February 12, 2008

Some responses to reader arguments

Some of my recent posts have resulted in a flurry of arguments from those in favor of repro technologies. The permutations of these arguments are quite interesting. I am in favor of rational argument and debate on the facts, not based on emotion - and as such, I wish to deal with each of these arguments seriously. Because there are lots of these arguments, I will answer them in a few subsequent blog entries as well. Today I will start with two of these arguments.

(1) "Save a life? Spare a life? Create a life? What's the difference?"

The difference is in the INTENTION of those who are saving or creating the life. Intention matters. Where morality and ethics are concerned, intention is king. Intention is often what makes the difference between guilt and innocence - before the law, and in our own conscience too. Most of our criminal law is built around intention. For instance, if you really did not intend to kill someone and it happened accidentally, you get off with manslaughter. If you premeditated it, you get slapped with the 1st degree.

When we adopt a child that we did not help to create, we are helping the child. Our intention was not to rip that child away from its biological parents. Our intention is to help a needy little person who is already abandoned by its own biological parents and who needs to be adopted. This is why in some ways adoption is an act of charity, even though the adoptive parents also want a child of their own.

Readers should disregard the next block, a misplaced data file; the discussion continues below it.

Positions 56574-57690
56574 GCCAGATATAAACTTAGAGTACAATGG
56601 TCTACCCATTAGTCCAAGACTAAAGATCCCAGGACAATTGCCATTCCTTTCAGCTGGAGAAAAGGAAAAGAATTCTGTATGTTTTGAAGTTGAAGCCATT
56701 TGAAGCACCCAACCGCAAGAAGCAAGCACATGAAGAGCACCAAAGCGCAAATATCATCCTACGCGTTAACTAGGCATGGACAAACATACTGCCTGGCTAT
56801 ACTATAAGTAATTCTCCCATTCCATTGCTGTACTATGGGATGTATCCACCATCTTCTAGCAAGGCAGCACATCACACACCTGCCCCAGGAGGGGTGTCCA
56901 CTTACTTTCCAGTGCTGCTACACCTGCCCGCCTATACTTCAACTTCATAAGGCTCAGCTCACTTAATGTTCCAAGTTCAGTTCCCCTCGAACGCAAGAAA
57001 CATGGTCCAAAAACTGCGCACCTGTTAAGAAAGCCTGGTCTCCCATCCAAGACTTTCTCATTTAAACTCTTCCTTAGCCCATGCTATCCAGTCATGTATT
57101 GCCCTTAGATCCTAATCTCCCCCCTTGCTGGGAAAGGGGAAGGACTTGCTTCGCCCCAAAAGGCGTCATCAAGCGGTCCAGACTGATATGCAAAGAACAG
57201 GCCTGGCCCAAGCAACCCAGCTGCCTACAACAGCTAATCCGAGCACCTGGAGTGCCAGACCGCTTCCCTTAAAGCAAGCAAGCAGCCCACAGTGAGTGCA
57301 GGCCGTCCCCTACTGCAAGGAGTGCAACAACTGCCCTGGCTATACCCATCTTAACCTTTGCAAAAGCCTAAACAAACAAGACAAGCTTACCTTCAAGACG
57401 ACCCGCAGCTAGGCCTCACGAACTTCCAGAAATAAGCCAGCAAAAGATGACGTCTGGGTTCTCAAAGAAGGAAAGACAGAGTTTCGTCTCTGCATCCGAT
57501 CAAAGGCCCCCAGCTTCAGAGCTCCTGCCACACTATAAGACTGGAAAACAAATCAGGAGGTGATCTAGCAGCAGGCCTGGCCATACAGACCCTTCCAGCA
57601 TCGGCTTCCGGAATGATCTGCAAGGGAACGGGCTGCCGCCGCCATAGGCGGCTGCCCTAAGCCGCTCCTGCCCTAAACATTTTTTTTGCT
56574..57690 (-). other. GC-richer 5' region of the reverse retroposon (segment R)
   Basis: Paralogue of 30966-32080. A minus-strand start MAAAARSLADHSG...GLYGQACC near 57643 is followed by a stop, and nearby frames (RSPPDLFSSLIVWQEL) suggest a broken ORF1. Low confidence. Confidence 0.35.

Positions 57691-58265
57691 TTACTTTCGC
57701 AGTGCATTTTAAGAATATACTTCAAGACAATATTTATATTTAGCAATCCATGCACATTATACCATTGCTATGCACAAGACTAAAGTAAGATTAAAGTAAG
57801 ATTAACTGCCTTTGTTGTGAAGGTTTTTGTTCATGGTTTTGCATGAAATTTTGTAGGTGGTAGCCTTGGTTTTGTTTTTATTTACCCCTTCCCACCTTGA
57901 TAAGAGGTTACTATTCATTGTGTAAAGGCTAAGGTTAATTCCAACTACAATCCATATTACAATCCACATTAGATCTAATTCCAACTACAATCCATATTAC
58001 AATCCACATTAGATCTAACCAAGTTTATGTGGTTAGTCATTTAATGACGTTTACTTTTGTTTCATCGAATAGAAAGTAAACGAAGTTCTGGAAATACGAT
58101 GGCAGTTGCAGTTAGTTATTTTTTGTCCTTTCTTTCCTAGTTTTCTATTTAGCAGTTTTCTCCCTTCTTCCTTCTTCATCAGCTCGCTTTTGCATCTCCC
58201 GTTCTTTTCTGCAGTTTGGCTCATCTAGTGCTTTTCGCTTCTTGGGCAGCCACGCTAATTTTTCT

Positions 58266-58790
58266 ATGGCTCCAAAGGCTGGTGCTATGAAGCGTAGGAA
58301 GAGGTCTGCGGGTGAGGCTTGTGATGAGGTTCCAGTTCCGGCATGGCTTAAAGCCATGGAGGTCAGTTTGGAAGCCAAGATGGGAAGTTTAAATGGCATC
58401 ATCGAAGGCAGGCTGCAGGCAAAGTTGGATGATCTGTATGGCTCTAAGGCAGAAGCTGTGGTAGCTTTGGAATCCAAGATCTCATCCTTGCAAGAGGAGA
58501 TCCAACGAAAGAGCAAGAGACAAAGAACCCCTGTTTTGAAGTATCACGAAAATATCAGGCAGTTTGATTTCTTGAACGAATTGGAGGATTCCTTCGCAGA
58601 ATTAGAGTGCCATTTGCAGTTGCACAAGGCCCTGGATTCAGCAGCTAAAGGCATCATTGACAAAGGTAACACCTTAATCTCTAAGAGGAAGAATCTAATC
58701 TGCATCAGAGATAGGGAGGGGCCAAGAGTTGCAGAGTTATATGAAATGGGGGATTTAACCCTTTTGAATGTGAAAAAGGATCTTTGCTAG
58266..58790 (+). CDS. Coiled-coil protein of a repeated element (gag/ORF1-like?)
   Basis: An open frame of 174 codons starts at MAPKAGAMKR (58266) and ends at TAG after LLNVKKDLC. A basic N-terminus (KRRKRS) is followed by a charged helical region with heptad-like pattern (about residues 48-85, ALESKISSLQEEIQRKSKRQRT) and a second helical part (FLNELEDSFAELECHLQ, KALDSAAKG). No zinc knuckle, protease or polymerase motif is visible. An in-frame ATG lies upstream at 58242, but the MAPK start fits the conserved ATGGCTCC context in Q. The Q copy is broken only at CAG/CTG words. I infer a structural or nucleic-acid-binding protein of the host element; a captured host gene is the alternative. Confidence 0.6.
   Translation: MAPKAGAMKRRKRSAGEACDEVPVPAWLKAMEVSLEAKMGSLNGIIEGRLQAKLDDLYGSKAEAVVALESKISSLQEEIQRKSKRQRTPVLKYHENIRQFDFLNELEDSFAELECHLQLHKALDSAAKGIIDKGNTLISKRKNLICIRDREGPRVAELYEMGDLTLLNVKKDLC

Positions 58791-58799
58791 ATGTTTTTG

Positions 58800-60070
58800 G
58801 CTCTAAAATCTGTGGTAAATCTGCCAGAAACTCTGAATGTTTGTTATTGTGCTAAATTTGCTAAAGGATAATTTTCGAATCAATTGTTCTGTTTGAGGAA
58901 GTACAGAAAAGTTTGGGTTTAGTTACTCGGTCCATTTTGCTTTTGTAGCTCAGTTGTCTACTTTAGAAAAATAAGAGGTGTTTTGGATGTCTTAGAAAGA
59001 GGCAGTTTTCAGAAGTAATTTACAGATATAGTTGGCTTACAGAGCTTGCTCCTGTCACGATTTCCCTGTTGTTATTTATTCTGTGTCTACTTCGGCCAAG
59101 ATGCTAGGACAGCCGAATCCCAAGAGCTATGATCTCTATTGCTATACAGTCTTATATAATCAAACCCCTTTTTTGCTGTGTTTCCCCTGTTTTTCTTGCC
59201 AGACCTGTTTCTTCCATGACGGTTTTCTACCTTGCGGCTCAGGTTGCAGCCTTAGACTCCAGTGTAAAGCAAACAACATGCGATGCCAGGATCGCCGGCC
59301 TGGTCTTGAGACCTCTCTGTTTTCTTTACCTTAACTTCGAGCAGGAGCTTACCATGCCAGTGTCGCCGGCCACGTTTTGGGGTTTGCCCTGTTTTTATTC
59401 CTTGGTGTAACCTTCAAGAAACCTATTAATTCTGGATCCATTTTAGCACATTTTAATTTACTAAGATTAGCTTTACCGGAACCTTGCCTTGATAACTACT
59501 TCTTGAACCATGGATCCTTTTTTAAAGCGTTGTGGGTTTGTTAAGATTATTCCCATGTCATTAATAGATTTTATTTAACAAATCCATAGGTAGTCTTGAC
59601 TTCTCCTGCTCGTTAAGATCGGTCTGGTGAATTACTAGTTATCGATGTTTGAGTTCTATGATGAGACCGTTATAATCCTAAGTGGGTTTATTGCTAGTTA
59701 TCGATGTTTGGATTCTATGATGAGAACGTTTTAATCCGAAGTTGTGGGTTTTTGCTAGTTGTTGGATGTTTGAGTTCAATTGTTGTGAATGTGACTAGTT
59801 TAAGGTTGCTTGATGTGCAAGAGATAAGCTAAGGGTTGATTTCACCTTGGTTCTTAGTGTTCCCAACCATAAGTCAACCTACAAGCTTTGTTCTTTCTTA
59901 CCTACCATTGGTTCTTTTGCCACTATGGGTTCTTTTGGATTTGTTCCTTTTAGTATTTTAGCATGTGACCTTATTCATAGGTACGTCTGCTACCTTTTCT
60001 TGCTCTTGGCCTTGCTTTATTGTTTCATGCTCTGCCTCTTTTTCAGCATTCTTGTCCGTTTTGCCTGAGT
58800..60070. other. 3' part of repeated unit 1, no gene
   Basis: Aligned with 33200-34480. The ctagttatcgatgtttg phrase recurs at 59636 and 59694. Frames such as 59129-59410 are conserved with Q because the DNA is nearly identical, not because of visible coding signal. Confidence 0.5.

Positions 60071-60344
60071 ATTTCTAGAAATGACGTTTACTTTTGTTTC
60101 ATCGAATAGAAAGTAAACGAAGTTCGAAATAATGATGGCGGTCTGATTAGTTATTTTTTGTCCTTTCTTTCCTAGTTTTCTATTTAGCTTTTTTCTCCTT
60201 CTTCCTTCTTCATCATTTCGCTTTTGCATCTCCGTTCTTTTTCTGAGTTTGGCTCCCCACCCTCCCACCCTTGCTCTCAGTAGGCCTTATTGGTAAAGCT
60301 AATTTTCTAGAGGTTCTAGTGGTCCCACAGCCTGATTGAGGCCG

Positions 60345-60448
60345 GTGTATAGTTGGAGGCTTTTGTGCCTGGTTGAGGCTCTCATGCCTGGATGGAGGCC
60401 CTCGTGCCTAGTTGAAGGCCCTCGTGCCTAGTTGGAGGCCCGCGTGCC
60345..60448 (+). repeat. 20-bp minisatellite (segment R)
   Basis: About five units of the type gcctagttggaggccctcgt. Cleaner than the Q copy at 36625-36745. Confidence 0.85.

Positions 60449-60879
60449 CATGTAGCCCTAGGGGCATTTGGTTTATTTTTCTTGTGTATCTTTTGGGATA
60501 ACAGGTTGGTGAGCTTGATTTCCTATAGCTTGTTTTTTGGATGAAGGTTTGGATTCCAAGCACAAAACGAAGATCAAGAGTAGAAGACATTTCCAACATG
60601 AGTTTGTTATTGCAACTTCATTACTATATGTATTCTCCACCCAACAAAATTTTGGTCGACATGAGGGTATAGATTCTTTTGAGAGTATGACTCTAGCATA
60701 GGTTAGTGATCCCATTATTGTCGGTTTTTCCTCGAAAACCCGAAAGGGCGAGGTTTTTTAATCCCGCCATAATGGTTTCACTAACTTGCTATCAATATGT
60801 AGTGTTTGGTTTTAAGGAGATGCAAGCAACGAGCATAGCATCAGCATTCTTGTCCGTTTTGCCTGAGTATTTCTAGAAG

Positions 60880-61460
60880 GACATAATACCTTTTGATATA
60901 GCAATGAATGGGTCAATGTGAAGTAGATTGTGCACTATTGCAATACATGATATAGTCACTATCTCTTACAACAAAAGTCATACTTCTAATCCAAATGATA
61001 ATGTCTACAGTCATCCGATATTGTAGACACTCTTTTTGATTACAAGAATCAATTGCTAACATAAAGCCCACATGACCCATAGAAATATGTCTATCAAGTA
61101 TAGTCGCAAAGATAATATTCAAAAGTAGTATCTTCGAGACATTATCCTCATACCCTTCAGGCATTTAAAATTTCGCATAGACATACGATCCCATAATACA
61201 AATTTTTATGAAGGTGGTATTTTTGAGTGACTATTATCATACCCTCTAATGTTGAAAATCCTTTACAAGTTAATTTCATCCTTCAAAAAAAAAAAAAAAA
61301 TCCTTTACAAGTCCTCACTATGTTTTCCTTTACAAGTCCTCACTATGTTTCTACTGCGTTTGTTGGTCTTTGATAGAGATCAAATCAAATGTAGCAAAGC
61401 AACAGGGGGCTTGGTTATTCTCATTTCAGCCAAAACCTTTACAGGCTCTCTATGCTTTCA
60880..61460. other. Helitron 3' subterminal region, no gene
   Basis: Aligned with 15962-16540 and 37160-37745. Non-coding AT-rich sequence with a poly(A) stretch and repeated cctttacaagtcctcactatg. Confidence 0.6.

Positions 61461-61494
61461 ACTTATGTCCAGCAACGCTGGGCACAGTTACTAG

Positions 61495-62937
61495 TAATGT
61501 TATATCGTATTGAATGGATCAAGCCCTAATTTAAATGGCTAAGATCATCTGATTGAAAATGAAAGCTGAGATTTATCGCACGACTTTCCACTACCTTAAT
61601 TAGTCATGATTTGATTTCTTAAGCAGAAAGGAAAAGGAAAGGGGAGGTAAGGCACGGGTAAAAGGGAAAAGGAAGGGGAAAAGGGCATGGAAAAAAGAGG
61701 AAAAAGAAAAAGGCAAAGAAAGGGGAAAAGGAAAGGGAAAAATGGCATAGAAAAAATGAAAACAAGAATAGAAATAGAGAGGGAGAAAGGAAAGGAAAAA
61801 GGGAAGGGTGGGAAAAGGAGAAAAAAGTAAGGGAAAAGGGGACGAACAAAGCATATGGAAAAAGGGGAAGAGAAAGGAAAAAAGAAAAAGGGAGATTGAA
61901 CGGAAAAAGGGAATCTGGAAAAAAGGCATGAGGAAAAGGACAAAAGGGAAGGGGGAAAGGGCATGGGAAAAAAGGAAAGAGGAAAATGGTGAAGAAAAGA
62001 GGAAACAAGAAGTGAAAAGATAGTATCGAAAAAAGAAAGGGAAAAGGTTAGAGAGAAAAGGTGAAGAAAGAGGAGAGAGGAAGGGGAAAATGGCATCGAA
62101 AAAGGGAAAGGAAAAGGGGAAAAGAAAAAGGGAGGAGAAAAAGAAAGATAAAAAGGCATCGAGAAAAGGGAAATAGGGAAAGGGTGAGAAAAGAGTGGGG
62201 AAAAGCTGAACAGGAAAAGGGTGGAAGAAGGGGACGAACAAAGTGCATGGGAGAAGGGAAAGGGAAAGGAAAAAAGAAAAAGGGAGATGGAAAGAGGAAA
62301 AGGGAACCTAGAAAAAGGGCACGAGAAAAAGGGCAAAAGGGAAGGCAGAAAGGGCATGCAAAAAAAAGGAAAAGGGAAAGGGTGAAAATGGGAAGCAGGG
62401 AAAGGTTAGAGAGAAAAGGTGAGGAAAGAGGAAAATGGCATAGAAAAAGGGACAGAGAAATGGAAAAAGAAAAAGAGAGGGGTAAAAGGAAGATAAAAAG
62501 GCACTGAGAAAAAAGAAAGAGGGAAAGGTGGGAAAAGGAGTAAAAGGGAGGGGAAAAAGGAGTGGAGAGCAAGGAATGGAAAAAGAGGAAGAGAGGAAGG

On the other hand, when we intentionally create a child who will not know or be raised by its own biological parent(s), we are in effect creating challenges for that child. We are making that child's life more difficult from the outset. We are no longer fully "innocent" in relation to that child's difficult situation. We helped to create that situation. Our action in raising that child can no longer be viewed in any way as an act of charity. Rather, it is clearly an act of our own selfishness: we wanted a child for ourselves, regardless of the negative consequences for the child. We can say to ourselves, "well, who doesn't have difficulties in life?" That is true, but it is also true that WE have created this important difficulty for the child - a difficulty that the child may struggle with for a lifetime, and that will also affect the child's own children and grandchildren.

(2) "I see no difference between IVF and adoption, all though I could make a successful argument that IVF is more biblical. It does say to go forth and multiply."

Quite funny. Since the Bible says "go forth and multiply," then I guess that any way of "multiplying" is biblical! That would justify rape, incest, sexual slavery, anything. Any way of getting a woman pregnant is, I guess, "going forth and multiplying," so it is biblical! This argument is transparently simplistic and false - but I am dealing with it here anyway, just because I am trying to address them all.

More arguments and responses to follow in the next blog entry.

1 comment:

Anonymous said...

Quite right Veronica. If we really thought that creating a life was the same as saving a life we would chain women to beds and force them to be permanently pregnant!

After all, what could be better than creating a human life?

-- Tom